Tech Watch: Is Erie Ready for a New Hotspot?

Categories:  Tech Watch    Opinion
Wednesday, May 16th, 2012 at 9:23 AM
Tech Watch: Is Erie Ready for a New Hotspot? by Angela Kelly


Access to wireless Internet has become commonplace in both the home and workplace, but when you step out into Downtown Erie, you enter a scattered world of pay-to-use Wi-Fi hotspots—in exchange for buying a drink or meal—and limited public buildings with free online access. So why is it that free wireless Internet access isn’t more widespread in the city of Erie?  

In June 2011, the United Nations declared that access to the Internet is a basic human right. Although the report failed to draw a firm conclusion on the core issue, it did determine that blocking access to the Internet invades freedom of expression. Some U.S. cities are now providing free access to Wi-Fi. Most that provide access, such as Denver, Houston, Minneapolis, and Raleigh, use a mesh—a series of radio transmitters—rather than a hub and spoke, allowing each transmitter to communicate with at least two others. Each signal traveling from router to router creates a cloud of radio signals throughout the city, and residents of these communities have the ability to plug in wherever they choose to work, surf the web, and download media, all while on the move without receiving charges from their service provider.

But do the gains from offering free public Wi-Fi hotspots in Downtown Erie outweigh the charges and costs incurred when implementing the infrastructure?  Erie currently does supply free Wi-Fi, but only at Perry Square—reaching a limited portion of the city and providing hardly enough Wi-Fi for tourists visiting the sprawling city and region. With tourism as a leading industry for the city, a broader, free Wi-Fi network would allow people to use their smart phones without the risk of maxing out their data plan.

As new housing continues to become available downtown, the notion of free Wi-Fi may draw more innovation and creativity downtown and repopulate the actual city, improving cultural growth. 

The basic idea of offering Internet access as a public service is sound, but there are several considerations that must be made. Issues begin to arise when cities fail to think of the Internet as a form of public infrastructure that—similar to subway lines, sewers or roads—must be paid for and maintained. Instead, cities have labored under the false belief that, somehow, everything could be built easily and for free by private parties.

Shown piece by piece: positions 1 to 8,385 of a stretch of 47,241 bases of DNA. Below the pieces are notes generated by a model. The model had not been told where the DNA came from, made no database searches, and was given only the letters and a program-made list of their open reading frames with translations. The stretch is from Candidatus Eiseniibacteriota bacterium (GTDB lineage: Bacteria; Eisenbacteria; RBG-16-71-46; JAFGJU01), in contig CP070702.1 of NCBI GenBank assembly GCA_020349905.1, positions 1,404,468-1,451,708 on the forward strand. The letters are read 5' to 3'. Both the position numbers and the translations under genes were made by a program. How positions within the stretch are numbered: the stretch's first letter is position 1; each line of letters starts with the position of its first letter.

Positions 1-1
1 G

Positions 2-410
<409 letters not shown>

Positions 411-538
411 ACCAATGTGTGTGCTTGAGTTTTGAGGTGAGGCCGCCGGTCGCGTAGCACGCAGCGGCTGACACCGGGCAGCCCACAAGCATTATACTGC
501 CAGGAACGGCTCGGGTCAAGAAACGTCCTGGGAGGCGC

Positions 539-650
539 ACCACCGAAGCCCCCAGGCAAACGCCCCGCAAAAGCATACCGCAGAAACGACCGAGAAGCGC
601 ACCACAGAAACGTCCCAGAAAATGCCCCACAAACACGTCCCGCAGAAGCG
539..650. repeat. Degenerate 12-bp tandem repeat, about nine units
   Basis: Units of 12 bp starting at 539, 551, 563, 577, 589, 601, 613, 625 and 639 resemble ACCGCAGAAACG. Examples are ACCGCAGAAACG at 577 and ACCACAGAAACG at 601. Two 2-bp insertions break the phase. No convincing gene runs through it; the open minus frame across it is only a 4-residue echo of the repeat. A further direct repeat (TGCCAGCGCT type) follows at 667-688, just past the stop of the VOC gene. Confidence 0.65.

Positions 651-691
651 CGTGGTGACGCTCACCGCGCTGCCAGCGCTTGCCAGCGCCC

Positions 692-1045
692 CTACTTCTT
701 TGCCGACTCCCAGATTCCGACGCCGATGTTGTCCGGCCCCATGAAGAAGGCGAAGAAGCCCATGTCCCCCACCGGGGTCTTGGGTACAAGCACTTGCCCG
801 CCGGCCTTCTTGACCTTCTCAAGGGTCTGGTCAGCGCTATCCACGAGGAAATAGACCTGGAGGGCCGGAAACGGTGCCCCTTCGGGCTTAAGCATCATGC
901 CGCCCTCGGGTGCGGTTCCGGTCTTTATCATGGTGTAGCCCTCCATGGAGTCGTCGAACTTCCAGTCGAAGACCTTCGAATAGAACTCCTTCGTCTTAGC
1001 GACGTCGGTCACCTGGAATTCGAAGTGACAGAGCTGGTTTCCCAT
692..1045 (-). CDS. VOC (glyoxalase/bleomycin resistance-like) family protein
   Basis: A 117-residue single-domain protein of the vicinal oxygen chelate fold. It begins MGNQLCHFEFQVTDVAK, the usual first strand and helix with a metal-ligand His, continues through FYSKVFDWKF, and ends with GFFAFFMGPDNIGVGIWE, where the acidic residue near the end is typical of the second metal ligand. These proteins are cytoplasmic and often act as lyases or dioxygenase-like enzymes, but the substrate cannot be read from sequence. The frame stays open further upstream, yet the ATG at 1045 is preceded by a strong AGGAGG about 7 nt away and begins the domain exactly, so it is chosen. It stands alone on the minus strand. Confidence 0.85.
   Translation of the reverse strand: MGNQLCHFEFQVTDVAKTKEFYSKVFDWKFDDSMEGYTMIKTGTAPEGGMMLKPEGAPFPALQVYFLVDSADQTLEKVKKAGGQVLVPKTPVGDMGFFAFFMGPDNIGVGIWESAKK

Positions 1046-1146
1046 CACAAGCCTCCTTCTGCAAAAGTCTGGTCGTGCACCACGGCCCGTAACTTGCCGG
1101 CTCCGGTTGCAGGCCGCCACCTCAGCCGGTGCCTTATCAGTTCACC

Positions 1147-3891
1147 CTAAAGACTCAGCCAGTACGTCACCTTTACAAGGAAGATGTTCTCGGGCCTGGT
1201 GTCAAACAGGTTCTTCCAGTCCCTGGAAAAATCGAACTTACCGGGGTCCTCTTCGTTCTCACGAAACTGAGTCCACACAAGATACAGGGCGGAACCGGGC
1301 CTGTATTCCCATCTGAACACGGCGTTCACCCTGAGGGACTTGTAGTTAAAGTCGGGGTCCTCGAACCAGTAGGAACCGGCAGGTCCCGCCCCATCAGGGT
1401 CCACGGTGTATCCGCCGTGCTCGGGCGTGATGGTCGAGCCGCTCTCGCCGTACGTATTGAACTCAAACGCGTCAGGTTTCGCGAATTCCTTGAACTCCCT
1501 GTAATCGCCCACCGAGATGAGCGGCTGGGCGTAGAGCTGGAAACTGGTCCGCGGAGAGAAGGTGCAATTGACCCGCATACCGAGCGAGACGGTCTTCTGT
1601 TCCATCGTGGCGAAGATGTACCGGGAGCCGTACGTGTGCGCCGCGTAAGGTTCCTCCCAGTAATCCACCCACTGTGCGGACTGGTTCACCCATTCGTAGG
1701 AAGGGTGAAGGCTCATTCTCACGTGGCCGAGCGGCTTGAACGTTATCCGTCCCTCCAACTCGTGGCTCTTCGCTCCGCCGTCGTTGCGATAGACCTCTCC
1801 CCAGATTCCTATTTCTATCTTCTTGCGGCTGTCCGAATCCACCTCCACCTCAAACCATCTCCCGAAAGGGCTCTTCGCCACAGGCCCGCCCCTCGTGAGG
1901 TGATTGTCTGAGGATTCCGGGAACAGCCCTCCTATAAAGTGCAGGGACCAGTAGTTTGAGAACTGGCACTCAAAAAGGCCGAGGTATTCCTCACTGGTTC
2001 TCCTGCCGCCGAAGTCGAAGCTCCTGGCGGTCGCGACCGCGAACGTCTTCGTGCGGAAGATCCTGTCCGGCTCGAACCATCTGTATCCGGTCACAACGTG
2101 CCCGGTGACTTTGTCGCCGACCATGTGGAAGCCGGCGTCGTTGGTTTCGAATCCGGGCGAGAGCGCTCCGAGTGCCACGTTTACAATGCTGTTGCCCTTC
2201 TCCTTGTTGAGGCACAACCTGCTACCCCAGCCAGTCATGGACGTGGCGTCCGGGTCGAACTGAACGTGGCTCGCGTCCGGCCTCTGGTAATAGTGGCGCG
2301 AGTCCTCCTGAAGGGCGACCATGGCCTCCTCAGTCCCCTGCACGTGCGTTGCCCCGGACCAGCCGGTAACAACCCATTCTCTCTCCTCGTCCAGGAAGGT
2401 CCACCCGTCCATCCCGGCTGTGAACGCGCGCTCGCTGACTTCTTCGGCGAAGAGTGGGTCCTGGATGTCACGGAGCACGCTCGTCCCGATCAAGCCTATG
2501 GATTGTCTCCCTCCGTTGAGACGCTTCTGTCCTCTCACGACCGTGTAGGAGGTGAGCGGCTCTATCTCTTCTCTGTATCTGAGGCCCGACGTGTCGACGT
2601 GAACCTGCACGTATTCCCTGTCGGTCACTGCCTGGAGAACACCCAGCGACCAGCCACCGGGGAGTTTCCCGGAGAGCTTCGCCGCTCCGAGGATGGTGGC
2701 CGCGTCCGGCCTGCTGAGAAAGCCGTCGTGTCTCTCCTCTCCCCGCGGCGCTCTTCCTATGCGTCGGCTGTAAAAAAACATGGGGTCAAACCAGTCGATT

As of April 29,the tech savvy city of Seattle decided to no longer offer services for free public Wi-Fi. Although the city was able to make it a technical success, the decision was made because their existing equipment had passed its “end of life” and could no longer be maintained effectively. In order for the city to install new commercial-grade equipment and continue supporting the Wi-Fi service, they would be forced to make budget cuts or increase taxes. Ultimately, the update was too costly for taxpayers to be expected to bear, causing the city to discontinue offering the free service, leaving some residents appalled.

This example raises concerns that must be well thought out if Erie considers adding more hotspots for a citywide free public Wi-Fi initiative. If a city owns the network, then it has an unfair advantage against private businesses. Phone and cable companies have been pushing for state laws to block or prevent municipalities from offering Wi-Fi or broadband services, including the state of Pennsylvania. According to, Pennsylvania has a barrier where “communities may not provide broadband services unless the local telephone company has refused to provide the requested speed - regardless of the prices charged.” 

While not “free,” another option would be subscription-based Wi-Fi in the city. The problem with a subscription is that potential subscribers might not see the value in paying for another service when they have a data plans on their mobile.

Providing more access to the Internet, as well as a better connection, is a national priority that is seen by local governments as the key to enhancing quality of life. Based on other initiatives across the globe, creating free public Wi-Fi will not be an inexpensive feat. But chances are city dwellers won’t be able to get high-quality wireless Internet access for free, unless there is both public and private businesses coming together in support. If our city can strategically plan additional hotspots downtown, perhaps using the GAF Property to test out the success, then we can help grow business by encouraging tourists and locals alike to check the web and see local deals or events. Until then, all we can do is use the currently provided Wi-Fi from private businesses, and at Perry Square, with the hopes that free public Wi-Fi can be accessible in the near future.

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